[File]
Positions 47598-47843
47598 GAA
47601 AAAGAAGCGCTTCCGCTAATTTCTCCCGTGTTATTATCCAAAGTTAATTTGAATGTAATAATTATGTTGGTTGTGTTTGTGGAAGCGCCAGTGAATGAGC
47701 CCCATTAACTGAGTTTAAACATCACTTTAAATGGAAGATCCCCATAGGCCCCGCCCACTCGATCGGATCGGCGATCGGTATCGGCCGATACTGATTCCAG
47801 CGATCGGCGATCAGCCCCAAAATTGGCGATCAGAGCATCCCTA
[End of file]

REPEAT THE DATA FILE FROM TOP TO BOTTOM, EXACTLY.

Positions 47598-47843
47598 GAA
47601 AAAGAAGCGCTTCCGCTAATTTCTCCCGTGTTATTATCCAAAGTTAATTTGAATGTAATAATTATGTTGGTTGTGTTTGTGGAAGCGCCAGTGAATGAGC
47701 CCCATTAACTGAGTTTAAACATCACTTTAAATGGAAGATCCCCATAGGCCCCGCCCACTCGATCGGATCGGCGATCGGTATCGGCCGATACTGATTCCAG
47801 CGATCGGCGATCAGCCCCAAAATTGGCGATCAGAGCATCCCTA